The Kavli Foundation recently spoke with three astrophysicists about how this haul of ultra-distant quasars will transform what we know about the early universe.

    The participants were:

    ROBERTO MAIOLINO – is a professor of experimental astrophysics at the Cavendish Laboratory of the University of Cambridge and director of the Kavli Institute for Cosmology, Cambridge (KICC). He studies distant quasars to learn about how galaxies and black holes have evolved together throughout cosmic history.
    LINHUA JIANG – is the Youth Qianren Research Professor at the Kavli Institute for Astronomy and Astrophysics (KIAA) at Peking University. An author of two recent studies that discovered dozens of new and extremely distant quasars, Jiang is interested in how the first galaxies changed the universe hundreds of millions of years after the Big Bang.
    MARTA VOLONTERI – is research director at the Institut d’Astrophysique de Paris. A theorist, she is the principal investigator of the BLACK project, which investigates how supermassive black holes formed and influenced their host galaxies, especially as quasars, in the early universe.

    The following is an edited transcript of their roundtable discussion. The participants have been provided the opportunity to amend or edit their remarks.

    THE KAVLI FOUNDATION: Before we talk about the new discovery, what is a quasar and why do you find them so fascinating?

    ROBERTO MAIOLINO: Quasars are the cores of galaxies powered by supermassive black holes gobbling up matter at a high rate. These black holes have masses typically exceeding one million times that of our Sun. The process of consuming matter radiates a lot of energy as light. In fact, most quasars are so bright, they outshine their host galaxy by a large factor. Most quasars are also very far away, and the ones we are particularly interested in are those that developed when the universe was young—less than a billion years old.

    You can think of quasars as lighthouses in the dark of the early universe. Just as a lighthouse’s beam might shine on nearby land forms, making them visible from far away, quasars enable us to investigate the very distant universe and understand the physics of primordial galaxies. We think that quasars indicate special regions in the early universe where matter is particularly dense. As the cosmos developed, these so-called overdense regions probably ended up being populated by a large number of galaxies. So quasars help us to learn about these sites of galaxy formation. We also believe that quasars are tightly connected with the evolution of their young, host galaxies.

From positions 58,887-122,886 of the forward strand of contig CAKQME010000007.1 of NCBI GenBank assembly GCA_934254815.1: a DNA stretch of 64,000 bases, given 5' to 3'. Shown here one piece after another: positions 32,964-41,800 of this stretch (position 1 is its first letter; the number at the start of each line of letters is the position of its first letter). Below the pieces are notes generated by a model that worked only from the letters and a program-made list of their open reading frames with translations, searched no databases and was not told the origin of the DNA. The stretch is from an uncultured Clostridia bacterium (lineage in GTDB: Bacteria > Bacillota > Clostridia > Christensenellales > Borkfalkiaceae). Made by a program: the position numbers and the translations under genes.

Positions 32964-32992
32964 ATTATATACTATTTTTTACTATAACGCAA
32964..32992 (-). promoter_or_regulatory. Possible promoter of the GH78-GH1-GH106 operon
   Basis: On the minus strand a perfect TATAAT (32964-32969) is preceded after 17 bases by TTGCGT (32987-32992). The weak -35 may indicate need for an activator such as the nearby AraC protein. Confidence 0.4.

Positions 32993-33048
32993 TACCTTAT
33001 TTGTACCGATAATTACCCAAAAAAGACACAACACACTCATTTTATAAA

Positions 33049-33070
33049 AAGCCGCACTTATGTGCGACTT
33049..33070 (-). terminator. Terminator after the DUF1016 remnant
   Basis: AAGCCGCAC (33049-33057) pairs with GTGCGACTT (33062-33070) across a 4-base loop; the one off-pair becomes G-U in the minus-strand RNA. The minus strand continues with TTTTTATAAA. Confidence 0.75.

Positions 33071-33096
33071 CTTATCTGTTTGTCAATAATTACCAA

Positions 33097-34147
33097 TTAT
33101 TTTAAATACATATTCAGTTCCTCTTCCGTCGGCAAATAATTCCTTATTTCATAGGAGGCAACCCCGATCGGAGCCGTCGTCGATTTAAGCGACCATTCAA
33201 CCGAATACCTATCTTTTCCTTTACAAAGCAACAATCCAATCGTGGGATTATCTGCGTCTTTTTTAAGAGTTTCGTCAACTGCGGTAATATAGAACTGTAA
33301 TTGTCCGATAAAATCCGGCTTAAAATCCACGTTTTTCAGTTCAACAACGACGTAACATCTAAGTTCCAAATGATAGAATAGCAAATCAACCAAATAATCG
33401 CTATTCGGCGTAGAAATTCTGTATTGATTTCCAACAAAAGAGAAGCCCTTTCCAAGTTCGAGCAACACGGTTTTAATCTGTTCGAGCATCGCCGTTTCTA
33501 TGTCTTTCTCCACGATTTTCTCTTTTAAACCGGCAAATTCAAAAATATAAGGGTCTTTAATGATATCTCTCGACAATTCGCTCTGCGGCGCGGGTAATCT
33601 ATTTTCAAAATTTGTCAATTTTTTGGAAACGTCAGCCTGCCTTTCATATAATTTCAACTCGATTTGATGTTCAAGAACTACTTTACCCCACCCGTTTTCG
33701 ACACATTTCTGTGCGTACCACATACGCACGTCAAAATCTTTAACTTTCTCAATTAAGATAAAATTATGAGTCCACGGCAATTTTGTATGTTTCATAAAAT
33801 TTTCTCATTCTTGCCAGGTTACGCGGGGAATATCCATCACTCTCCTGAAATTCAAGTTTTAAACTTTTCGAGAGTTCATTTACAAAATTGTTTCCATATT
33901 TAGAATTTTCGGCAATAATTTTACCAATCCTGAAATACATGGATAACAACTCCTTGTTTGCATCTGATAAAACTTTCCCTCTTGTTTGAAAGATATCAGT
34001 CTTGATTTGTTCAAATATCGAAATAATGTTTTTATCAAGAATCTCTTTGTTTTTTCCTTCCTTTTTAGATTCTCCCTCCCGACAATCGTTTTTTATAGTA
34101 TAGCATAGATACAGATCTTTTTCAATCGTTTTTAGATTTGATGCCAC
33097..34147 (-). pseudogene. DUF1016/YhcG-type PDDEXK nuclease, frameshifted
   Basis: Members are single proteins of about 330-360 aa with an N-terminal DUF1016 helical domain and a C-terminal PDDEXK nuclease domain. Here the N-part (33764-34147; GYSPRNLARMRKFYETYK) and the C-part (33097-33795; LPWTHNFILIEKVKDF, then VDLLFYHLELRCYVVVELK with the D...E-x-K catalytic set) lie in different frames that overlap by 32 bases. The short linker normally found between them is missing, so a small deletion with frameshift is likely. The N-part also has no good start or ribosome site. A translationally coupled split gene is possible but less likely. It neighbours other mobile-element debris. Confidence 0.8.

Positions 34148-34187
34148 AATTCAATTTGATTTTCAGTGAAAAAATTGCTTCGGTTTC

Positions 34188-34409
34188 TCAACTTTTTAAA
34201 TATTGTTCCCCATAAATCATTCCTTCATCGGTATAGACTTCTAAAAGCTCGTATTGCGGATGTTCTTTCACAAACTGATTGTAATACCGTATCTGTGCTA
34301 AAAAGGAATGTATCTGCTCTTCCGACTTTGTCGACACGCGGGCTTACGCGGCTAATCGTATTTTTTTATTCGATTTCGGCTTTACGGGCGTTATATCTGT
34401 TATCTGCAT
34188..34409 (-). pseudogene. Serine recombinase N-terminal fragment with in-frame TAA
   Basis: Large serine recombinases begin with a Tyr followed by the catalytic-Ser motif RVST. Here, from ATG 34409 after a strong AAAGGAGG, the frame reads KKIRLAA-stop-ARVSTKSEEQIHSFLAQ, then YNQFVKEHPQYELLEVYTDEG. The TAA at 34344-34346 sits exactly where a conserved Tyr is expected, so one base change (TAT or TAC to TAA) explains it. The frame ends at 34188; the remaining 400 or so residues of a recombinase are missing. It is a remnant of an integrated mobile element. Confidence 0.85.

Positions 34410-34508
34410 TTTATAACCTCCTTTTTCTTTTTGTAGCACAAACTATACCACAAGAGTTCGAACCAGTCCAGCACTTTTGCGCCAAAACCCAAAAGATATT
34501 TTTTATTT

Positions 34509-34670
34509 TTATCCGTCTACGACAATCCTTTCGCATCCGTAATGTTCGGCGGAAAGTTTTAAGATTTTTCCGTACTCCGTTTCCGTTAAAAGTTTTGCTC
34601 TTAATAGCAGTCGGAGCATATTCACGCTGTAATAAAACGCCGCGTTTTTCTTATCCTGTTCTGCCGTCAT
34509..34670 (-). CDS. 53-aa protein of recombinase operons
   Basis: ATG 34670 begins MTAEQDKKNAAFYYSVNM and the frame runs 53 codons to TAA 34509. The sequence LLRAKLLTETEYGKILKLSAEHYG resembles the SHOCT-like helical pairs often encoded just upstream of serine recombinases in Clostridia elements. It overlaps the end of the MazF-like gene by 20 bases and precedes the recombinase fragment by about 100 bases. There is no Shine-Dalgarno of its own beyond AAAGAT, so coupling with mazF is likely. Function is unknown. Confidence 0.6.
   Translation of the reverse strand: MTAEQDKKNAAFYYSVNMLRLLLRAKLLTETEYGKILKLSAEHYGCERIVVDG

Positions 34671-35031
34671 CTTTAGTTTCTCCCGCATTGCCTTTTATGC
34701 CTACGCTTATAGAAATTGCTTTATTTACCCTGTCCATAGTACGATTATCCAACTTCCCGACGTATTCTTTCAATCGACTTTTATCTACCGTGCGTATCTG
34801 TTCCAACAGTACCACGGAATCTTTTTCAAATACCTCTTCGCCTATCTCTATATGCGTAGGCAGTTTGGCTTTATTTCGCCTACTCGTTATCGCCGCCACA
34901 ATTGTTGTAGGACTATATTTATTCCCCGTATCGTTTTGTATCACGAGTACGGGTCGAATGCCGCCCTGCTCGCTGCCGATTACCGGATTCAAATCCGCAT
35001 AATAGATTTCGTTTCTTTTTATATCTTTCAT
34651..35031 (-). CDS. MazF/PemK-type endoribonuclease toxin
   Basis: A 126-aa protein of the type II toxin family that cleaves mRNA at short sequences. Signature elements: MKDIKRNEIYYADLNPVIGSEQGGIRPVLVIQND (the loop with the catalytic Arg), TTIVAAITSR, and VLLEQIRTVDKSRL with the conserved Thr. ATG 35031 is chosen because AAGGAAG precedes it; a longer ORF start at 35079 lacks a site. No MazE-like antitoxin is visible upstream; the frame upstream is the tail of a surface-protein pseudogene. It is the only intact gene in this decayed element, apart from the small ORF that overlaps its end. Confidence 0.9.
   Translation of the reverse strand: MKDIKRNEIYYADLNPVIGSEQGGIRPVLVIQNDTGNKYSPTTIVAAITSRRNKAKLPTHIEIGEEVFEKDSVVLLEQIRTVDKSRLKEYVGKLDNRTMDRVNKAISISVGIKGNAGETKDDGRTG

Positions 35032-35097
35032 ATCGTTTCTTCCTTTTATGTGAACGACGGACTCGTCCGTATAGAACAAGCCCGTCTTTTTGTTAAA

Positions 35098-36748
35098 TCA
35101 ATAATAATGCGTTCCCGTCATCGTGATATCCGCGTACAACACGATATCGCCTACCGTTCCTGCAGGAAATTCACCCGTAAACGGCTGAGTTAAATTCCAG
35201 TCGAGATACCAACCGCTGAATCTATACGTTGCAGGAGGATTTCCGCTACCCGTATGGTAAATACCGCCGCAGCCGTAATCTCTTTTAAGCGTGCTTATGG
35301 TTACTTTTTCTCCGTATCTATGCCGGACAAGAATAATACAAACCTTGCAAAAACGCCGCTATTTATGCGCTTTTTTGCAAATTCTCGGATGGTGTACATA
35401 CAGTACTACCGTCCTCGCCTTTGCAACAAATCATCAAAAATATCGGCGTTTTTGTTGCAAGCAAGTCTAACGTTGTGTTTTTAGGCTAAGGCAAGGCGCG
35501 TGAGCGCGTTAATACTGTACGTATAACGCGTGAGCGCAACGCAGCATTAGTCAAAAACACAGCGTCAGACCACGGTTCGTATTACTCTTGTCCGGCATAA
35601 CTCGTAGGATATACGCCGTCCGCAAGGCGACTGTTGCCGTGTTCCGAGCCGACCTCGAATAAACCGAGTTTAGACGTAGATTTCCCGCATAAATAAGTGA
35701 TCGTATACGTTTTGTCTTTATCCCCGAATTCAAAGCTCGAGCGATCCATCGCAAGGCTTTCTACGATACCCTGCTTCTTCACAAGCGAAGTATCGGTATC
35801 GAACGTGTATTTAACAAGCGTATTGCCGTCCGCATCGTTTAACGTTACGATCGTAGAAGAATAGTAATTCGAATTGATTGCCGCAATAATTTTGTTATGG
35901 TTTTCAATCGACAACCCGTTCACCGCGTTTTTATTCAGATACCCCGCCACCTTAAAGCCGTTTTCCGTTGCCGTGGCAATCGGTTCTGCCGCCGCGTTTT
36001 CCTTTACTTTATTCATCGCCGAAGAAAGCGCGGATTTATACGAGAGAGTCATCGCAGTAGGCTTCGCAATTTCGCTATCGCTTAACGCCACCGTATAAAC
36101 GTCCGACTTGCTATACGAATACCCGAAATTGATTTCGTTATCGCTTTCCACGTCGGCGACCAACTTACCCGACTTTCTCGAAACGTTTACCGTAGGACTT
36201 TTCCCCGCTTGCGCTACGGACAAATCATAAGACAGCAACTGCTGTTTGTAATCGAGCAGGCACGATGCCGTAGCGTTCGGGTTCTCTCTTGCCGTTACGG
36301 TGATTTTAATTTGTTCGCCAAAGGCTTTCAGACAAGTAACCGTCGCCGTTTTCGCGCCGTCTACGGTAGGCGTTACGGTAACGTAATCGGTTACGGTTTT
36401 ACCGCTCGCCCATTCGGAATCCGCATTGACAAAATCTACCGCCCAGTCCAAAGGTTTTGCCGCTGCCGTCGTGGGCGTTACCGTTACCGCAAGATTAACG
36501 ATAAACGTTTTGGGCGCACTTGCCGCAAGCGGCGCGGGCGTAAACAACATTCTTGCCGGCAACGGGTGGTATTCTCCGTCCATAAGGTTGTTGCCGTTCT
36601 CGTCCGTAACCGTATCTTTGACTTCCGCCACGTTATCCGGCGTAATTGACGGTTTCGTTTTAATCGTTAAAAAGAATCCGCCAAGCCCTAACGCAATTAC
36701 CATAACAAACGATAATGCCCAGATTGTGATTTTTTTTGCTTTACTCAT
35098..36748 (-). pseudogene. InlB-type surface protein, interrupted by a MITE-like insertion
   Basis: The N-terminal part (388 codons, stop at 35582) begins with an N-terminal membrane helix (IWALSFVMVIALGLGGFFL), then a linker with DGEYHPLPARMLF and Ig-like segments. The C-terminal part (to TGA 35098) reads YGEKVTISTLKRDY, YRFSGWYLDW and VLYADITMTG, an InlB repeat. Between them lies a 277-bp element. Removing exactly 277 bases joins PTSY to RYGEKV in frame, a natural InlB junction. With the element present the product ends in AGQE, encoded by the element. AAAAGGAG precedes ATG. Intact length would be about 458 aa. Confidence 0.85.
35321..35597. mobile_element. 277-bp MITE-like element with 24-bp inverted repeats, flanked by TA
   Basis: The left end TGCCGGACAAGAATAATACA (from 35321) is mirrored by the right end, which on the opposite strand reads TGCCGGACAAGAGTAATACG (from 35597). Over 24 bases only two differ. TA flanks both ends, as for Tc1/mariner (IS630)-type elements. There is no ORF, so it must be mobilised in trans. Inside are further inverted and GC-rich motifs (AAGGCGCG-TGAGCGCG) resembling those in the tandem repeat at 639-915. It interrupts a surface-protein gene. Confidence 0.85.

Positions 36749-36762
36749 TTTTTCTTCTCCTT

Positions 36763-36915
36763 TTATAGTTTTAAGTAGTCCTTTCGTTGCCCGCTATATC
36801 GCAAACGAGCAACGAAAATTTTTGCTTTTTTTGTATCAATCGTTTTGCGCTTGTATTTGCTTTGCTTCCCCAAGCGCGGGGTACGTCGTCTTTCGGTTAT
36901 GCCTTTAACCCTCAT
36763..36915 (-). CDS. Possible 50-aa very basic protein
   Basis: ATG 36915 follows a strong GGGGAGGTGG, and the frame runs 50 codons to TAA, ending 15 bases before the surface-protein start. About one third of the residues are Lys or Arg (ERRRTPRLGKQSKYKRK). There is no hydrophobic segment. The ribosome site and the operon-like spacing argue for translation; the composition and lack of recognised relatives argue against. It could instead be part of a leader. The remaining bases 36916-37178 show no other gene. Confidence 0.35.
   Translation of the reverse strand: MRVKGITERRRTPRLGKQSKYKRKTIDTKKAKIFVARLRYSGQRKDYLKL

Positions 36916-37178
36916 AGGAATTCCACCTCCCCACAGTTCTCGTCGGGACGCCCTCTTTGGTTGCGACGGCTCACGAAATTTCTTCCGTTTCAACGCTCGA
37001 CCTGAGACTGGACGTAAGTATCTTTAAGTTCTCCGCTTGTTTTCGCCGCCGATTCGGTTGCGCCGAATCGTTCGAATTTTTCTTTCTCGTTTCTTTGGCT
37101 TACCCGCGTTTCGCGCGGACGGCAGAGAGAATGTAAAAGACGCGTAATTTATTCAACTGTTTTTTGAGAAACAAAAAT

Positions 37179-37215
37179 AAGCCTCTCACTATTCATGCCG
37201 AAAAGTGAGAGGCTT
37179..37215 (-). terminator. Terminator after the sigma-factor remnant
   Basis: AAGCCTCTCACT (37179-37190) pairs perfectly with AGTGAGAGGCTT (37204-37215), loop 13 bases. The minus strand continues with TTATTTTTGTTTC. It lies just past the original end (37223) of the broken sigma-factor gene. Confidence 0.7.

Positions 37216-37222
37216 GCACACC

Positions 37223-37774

MARTA VOLONTERI: I’m interested in whether quasars can illuminate the origins of supermassive black holes, which can possess less than a million to several billions of times the mass of the Sun. Black holes exist in the center of most galaxies, including the Milky Way, but we don’t know how they got there.

    LINHUA JIANG: What makes distant quasars so interesting to me, as an observational astronomer, is that they are very difficult to find.

    TKF: And we now have twice as many of these lighthouses in deep space to observe. Why is that important?

    MAIOLINO: Until now, we have only had a chance to study a few ultra-distant quasars. What those can teach us about the nature of quasars, and more broadly about the general state of the cosmos long ago, is highly limited. With the newly discovered quasars, we will be able to gauge the variety of these monstrously powerful objects in the universe and how they affect their host galaxies.

    JIANG: Echoing what Roberto just said, now that we have a much larger sample of quasars than ever before, roughly 200, we can study them to learn about their individual variation and how they collectively influenced the primordial cosmos.

    TKF: The more quasars, the merrier, right?

    MAIOLINO: Exactly.

    TKF: Quasars were identified in the early 1960s, and yet the tally remains pretty small compared to the hundreds of billions of galaxies known to exist in our universe. Why are quasars so difficult to find?

    MAIOLINO: Quasars are typically so far away, we generally only see them as point-like sources of light through our telescopes—the same as we see stars. That’s how these objects got their name—“quasars,” for “quasi-stars.” We didn’t know these objects were inside other galaxies, and not just stars, until we measured the light coming from them, which showed they were very far away. The identification of quasars, especially the very distant ones, generally require extensive observing campaigns with large telescopes. Luminous distant quasars are also very rare, hence finding them among the plethora of other celestial objects is often a difficult process.